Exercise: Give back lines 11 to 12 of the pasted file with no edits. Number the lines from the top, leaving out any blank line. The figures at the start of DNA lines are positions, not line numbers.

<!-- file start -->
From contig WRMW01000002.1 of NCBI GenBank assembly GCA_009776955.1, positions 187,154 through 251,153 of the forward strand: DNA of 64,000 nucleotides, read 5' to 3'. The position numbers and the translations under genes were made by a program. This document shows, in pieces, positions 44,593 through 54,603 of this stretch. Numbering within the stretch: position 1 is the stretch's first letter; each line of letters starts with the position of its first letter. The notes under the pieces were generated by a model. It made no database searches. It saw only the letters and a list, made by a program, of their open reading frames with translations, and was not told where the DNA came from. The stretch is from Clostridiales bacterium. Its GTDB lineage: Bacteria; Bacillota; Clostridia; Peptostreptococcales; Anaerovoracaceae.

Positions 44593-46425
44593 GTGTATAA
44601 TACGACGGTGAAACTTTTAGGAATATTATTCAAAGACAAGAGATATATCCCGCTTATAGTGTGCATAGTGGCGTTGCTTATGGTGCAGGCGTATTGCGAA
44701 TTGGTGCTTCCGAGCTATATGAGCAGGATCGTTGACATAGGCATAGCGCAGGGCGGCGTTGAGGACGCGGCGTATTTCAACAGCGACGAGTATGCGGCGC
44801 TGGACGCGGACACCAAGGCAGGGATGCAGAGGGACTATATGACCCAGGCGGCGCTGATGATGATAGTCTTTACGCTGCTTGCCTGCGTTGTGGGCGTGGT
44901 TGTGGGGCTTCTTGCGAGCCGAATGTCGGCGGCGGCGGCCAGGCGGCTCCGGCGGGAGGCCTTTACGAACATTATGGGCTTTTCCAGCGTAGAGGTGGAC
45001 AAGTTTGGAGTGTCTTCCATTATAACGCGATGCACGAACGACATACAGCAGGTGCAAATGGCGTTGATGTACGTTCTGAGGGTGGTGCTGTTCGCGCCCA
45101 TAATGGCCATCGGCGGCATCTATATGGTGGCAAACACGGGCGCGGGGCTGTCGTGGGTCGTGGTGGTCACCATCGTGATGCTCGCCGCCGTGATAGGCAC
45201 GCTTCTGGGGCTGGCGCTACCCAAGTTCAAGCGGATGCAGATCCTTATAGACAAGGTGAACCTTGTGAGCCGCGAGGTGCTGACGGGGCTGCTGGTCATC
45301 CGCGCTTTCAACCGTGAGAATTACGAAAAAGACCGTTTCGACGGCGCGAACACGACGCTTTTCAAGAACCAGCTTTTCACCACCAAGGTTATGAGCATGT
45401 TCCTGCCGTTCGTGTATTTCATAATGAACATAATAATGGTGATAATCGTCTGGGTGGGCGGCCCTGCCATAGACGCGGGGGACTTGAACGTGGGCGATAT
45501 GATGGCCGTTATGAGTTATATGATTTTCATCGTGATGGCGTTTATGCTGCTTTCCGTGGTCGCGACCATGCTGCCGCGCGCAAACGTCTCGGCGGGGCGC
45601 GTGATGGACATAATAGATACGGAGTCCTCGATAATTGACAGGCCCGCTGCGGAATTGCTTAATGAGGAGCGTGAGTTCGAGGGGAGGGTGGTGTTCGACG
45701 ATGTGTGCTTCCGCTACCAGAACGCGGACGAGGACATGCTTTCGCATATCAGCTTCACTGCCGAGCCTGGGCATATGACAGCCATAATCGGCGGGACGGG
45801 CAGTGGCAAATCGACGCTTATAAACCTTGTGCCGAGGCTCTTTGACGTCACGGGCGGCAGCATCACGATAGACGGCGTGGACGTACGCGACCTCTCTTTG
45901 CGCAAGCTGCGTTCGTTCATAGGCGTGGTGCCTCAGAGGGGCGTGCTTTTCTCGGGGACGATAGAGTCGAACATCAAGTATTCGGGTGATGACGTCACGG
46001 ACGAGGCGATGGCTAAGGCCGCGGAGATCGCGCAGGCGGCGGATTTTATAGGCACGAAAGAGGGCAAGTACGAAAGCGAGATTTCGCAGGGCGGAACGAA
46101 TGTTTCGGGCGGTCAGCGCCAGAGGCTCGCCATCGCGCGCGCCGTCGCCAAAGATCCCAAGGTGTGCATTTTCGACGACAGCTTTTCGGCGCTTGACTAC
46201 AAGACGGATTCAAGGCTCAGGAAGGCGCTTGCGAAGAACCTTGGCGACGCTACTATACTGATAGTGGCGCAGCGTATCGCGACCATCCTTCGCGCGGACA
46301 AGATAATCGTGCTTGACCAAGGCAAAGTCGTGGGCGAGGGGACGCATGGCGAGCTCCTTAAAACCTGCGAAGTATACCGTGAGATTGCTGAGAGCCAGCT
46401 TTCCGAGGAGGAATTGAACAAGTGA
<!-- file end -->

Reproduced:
45301 CGCGCTTTCAACCGTGAGAATTACGAAAAAGACCGTTTCGACGGCGCGAACACGACGCTTTTCAAGAACCAGCTTTTCACCACCAAGGTTATGAGCATGT
45401 TCCTGCCGTTCGTGTATTTCATAATGAACATAATAATGGTGATAATCGTCTGGGTGGGCGGCCCTGCCATAGACGCGGGGGACTTGAACGTGGGCGATAT